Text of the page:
Recently, there’s been a lot of discussion about how some players may choose not to play when the season resumes in Orlando. In recent weeks, a number of executives brought up this possibility and openly wondered what would happen if their players decided to sit out because they didn’t want to be in the bubble for months and risk their health. Now, some players are also concerned that resuming play would shift the public’s focus away from the Black Lives Matter movement. Players who choose to sit out must notify their NBA team by June 24, according to an NBPA memo obtained by Shams Charania of The Athletic.

While it’s possible that enough NBA players speaking out would force the NBPA to back out of the plan to resume play, it seems more likely that the NBA will just allow each player to make their own decision when it comes to participating. If a player chooses to sit out, their team will resume play without them. These players wouldn’t face any consequences (aside from not being paid) and NBA teams would be allowed to sign a replacement player to take their place, according to a recent article by Wojnarowski. 

There’s also some concern that players on fringe playoff teams will opt to play, but then want to leave the bubble or sit out as soon as their team is mathematically eliminated from the postseason. Players won’t want to put their health at risk and stay in the bubble if they aren’t playing for something. Some players (such as Damian Lillard) have already said that they wouldn’t risk their health to participate in meaningless games, and who could blame them?

“I feel like the eighth seed and the ninth seed could partially be determined by whose schedule sets them up against teams who are ‘tanking’ at the end,” said one Western Conference executive.

DeMarcus Cousins is one of the free agents who’s eligible to be signed. (Steve Mitchell-USA TODAY Sports)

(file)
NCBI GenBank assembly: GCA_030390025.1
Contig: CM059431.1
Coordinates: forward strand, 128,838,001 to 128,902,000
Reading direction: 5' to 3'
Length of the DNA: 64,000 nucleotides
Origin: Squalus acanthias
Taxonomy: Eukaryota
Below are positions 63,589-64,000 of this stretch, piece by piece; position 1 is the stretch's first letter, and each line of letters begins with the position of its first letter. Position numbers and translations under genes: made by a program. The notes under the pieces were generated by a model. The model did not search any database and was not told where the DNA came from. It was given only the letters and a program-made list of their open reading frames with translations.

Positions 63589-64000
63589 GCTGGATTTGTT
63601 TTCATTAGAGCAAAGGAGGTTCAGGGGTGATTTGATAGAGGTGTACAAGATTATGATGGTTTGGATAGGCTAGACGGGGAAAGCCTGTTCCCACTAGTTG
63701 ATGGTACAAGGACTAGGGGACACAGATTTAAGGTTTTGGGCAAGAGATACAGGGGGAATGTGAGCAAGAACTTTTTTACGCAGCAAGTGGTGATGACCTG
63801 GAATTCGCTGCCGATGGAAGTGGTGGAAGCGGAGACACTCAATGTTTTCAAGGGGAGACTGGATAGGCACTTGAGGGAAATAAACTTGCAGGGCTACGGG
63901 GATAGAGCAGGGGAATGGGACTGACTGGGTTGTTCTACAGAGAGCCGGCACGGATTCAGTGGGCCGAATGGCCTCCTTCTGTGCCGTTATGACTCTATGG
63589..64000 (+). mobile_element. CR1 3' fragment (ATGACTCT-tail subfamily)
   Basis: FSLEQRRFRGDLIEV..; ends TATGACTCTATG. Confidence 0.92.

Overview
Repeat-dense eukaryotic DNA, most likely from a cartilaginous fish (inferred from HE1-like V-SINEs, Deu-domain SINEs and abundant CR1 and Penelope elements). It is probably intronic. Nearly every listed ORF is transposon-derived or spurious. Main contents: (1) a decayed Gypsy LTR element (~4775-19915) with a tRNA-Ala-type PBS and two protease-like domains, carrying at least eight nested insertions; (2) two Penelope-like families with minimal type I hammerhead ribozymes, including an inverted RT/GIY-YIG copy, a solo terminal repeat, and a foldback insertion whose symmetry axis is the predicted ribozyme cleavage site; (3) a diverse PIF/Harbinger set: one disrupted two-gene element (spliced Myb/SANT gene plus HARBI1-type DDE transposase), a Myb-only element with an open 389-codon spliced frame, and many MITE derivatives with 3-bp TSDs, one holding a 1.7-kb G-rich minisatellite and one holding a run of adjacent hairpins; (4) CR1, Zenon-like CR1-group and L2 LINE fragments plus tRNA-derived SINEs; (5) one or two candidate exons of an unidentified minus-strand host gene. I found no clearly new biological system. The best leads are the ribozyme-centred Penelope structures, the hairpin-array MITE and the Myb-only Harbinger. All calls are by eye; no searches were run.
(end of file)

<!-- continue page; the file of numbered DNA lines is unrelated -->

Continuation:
Interestingly, not all free agents are eligible to be signed as replacement players.

In order to be eligible, a player had to be on an NBA or G League roster this season or last season. Players who were overseas as of March 11, 2020 (when the NBA season was suspended) are not eligible to be signed, which rules out some notable free agents such as Lance Stephenson, Donatas Motiejunas, Greg Monroe and Miles Plumlee. If a player started the season overseas but got a FIBA clearance before March 11, they are eligible to be signed as long as they were on an NBA or G League roster in 2019-20 or 2018-19 (like Willie Reed, for example, who was in Greece to start the season but then got his FIBA clearance and signed with a G League team). 

There are plenty of of notable free agents and former G League players who are eligible to be signed including DeMarcus Cousins, Isaiah Thomas, Darren Collison, Jamal Crawford, Iman Shumpert, JR Smith, Nik Stauskas, Kenneth Faried, Tyler Zeller, Jerian Grant, Corey Brewer, Tyler Johnson, Jodie Meeks, Michael Beasley, Nick Young, Trey Burke, Allen Crabbe, Jordan Bell, Justin Anderson, Tim Frazier, Tyrone Wallace, Ivan Rabb, Jarrod Uthoff, Amile Jefferson, Jonah Bolden, Tyler Ennis, Josh Magette, JP Macura, Ryan Broekhoff and Yante Maten among others.

While it’ll be interesting to see how the 22 NBA teams in the bubble utilize the replacement players, the eight teams who aren’t resuming play will be allowed to sign players during this transaction window too. Don’t be surprised if some of these teams take advantage of this opportunity to add a free agent and acquire their Bird rights.

“I would be on the lookout for a smart non-bubble team to add someone during the transaction window,” one NBA agent said. “Any team can sign guys from that same pool of talent and, I assume, pay guys the same pro-rated amount.” 

In Wojnarowski’s article about replacement players, he confirmed that “the eight teams left out of the Orlando resumption are allowed to waive or sign players during the transaction window,” although “they cannot sign a player to a two-way contract.”

It’s worth noting that a lot of these details are still being worked out and nothing is official as of yet. Several agents and executives pointed out that they’re receiving these updates through social media, just like the rest of us, and awaiting further instruction from the league or NBPA.